Although restaurants that cater to new trends are always popping up in Tucson, many diners still crave traditional Italian, Mexican or French cuisine. Luckily, whatever the dining preferences, Tucson restaurants satisfy myriad tastes.
After travels to Paris or Montreal, locals can come home to enjoy paté or chateau briand with bearnaise sauce at Le Rendez-vous. The classic French restaurant was established in 1981, and its owner/chef Jean-Claude Berger was born in France. “We smoke our own mesquite salmon. Very little is store-bought,” says Gordon Berger, the owner’s son and manager of Le Rendez-vous.
“Our Grand Marnier soufflés are made to order. We feature a romantic setting with tableside flambées” that are quite dramatic, says Gordon, 32, who lived in France studying its cuisine for three years, and he sometimes does the cooking at Le Rendez-vous. “I grew up working in the restaurant, wearing every hat,” he says.
Tucson’s restaurants go beyond varied cuisines; they also contribute to our city’s history of diversity. “I’ve been part of Tucson for over 35 years,” says Joe Abi-Ad, owner of the Falafel King. “With the economy still bad we’re continuing our lunch and dinner values for the Tucson community.”
Abi-Ad, who hails from Lebanon, offers “good bargains” of falafel in pita bread, and chicken or beef shawarma. Although the fare at Falafel King may be considered fast food since it’s prepared quickly, all dishes are “homemade and made fresh with the finest Mediterranean ingredients,” says Abi-Ad.
Italian cuisine is ever-popular in Tucson, “and now that the weather is getting cooler people are looking for pastas, which are around 75 percent made in-house,” at Tavolino Ristorante Italiano, says Larissa Capizzano, assistant manager.
“Our lasagna is the best I’ve ever had and that includes my mom’s,” she told the AJP, adding that she hopes her mother doesn’t get mad at her. “I come from a very Italian family.”
Tavolino has a wood-burning rotisserie fired by mesquite, notes Capizzano. “We’ll have a new fall menu next month,” she says, which will bring back the most popular specials of previous seasons. Tavolino also boasts a happy hour with all drinks and appetizers priced under $8.
Mexican food is a staple in Tucson, and La Salsa Fresh Mexican Grill owner Ron Yaeli notes that the locally owned La Salsa restaurants are celebrating their 16th birthday this year. “We’re featuring dinner for two with steak or chicken fajitas and two beers or fountain drinks for $16,” Margie Fenton, La Salsa’s marketing coordinator — and Yaeli’s mother-in-law — told the AJP.
“We’re fast casual, but our food is made to order. I’m proud that my family has offered this good food in Tucson for 16 years,” she says. La Salsa’s success is also about customer and staff loyalty. “I’ve know some of the people who work for us since they were kids,” notes Fenton.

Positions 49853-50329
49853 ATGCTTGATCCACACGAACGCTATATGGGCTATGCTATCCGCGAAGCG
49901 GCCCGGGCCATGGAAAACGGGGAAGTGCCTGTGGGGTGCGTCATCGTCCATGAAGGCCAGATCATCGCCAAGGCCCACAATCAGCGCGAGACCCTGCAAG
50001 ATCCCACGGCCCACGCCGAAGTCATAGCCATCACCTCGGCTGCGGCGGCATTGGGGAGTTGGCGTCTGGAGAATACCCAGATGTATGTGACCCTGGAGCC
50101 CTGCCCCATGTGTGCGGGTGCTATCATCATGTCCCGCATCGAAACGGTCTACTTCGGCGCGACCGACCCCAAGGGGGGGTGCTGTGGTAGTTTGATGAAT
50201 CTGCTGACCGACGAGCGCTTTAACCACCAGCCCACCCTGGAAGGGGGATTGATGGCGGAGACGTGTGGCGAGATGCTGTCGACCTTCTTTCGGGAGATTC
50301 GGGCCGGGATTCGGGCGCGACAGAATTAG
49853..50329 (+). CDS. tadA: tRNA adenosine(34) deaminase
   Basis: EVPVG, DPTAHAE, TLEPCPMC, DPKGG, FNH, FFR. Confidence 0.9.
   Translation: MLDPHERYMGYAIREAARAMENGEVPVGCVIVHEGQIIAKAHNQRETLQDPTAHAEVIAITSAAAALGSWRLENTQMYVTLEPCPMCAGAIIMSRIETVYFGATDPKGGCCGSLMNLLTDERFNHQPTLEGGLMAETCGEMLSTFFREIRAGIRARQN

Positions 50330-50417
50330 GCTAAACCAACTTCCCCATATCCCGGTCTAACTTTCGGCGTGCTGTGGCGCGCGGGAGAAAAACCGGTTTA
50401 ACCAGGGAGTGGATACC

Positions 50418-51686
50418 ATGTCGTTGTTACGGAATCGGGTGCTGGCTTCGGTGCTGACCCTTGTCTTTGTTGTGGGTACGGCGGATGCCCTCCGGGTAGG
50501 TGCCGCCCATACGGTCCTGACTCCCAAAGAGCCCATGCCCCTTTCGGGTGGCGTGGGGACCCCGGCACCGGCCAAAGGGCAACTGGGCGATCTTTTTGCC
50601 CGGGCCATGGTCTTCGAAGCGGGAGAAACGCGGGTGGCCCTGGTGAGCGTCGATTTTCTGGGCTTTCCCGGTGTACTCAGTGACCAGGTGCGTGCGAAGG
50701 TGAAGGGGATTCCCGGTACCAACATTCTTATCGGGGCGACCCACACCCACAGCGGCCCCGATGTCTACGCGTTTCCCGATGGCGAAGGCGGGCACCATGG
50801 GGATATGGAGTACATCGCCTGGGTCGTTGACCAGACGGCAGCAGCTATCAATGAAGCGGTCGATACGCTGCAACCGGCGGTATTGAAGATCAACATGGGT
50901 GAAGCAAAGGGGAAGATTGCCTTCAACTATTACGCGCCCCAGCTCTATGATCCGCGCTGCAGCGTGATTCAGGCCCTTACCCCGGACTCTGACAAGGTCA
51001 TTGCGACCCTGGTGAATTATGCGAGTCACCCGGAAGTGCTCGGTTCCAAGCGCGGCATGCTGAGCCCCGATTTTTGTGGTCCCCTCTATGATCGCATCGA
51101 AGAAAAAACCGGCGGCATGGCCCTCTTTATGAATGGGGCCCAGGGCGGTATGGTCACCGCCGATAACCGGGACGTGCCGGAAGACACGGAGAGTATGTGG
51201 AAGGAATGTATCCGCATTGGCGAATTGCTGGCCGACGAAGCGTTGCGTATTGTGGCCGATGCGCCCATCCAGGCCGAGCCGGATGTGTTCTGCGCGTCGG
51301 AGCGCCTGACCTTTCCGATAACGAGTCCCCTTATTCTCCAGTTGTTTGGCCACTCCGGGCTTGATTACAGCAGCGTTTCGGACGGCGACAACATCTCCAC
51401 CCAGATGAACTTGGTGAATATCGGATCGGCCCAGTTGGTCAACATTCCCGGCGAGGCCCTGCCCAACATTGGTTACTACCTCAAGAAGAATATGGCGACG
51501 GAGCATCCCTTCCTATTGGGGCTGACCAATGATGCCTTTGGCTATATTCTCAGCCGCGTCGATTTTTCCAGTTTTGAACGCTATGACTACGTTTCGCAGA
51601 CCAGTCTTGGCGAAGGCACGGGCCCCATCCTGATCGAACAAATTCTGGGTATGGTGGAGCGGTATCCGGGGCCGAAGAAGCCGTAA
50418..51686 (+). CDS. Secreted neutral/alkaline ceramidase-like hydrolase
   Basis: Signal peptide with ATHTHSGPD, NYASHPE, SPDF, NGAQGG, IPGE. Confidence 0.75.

The 52 members of Tucson Originals independently owned and operated restaurants also strive to promote loyalty among Tucson diners. “We were the first city in the nation to come up with this concept of grouping local restaurants” for everyone’s benefit, says Colette Landeen, executive director of the Tucson Originals. “We started out with just a handful [of restaurants] in 1998. We now run the full gamut from casual dining to white tablecloth.”
The organization started out as a “financial buying group creating a level playing field with the chains,” explains Landeen. “It’s become more altruistic, giving back to the community.”
One way Tucson Originals contributes to the community is through the annual Tucson Culinary Festival, which will take place Oct. 27-30 (tucsonculinaryfestival.com). The organization provides volunteers for three nights of eating events, and “a major portion of the ticket sales,” says Landeen, will benefit New Beginnings for Women and Children, research at the Diamond Children’s Medical Center and Arizona’s Childrens Association.
Todd Martin, co-owner of the Tucson Tamale Company, with his wife, Sherry, recently joined the board of Tucson Originals. Part of the bigger picture of belonging to Tucson Originals, says Martin, “is supporting local businesses. Even when the economy is booming, around 70 percent of the money stays in the community. It helps all of us. I really believe in that.”
Promoting Tucson’s beauty also contributes to the success of local restaurants. At Loews Ventana Canyon’s Flying V Bar & Grill, the motto is about enjoying Tucson’s “fresh mountain air and delicious Southwestern cuisine.”
On the site of the former Flying V Dude Ranch, the Flying V grill touts its tableside guacamole, beef tenderloin, seared salmon and seasonal vegetarian dishes. Whether sitting on the grill’s patio or indoors, diners can partake of the nightly happy hour.
Shlomo & Vito’s New York Delicatessen hopes “to bring back the mentality of the family dinner” this fall, says co-owner Matt McKinnon. Shlomo & Vito’s will offer more dishes for diners to share, such as “an antipasto platter for the table. We’re going to have a more extensive appetizer menu, including jumbo fried ravioli and jumbo fried pickles.”
Although the fried pickles are a Southern favorite that McKinnon and co-owner Dean Greenberg fell in love with in New York City, of all places, they’re focusing on Jewish and Italian food people remember growing up with, or “comfort food. The recipes we use are almost exclusively from Dean’s family,” says McKinnon. “We’re sticking with the best ingredients. We use Boar’s Head meats, which aren’t cheap. We’re not substituting cheaper products” because of the economy; “that’s not who we are.”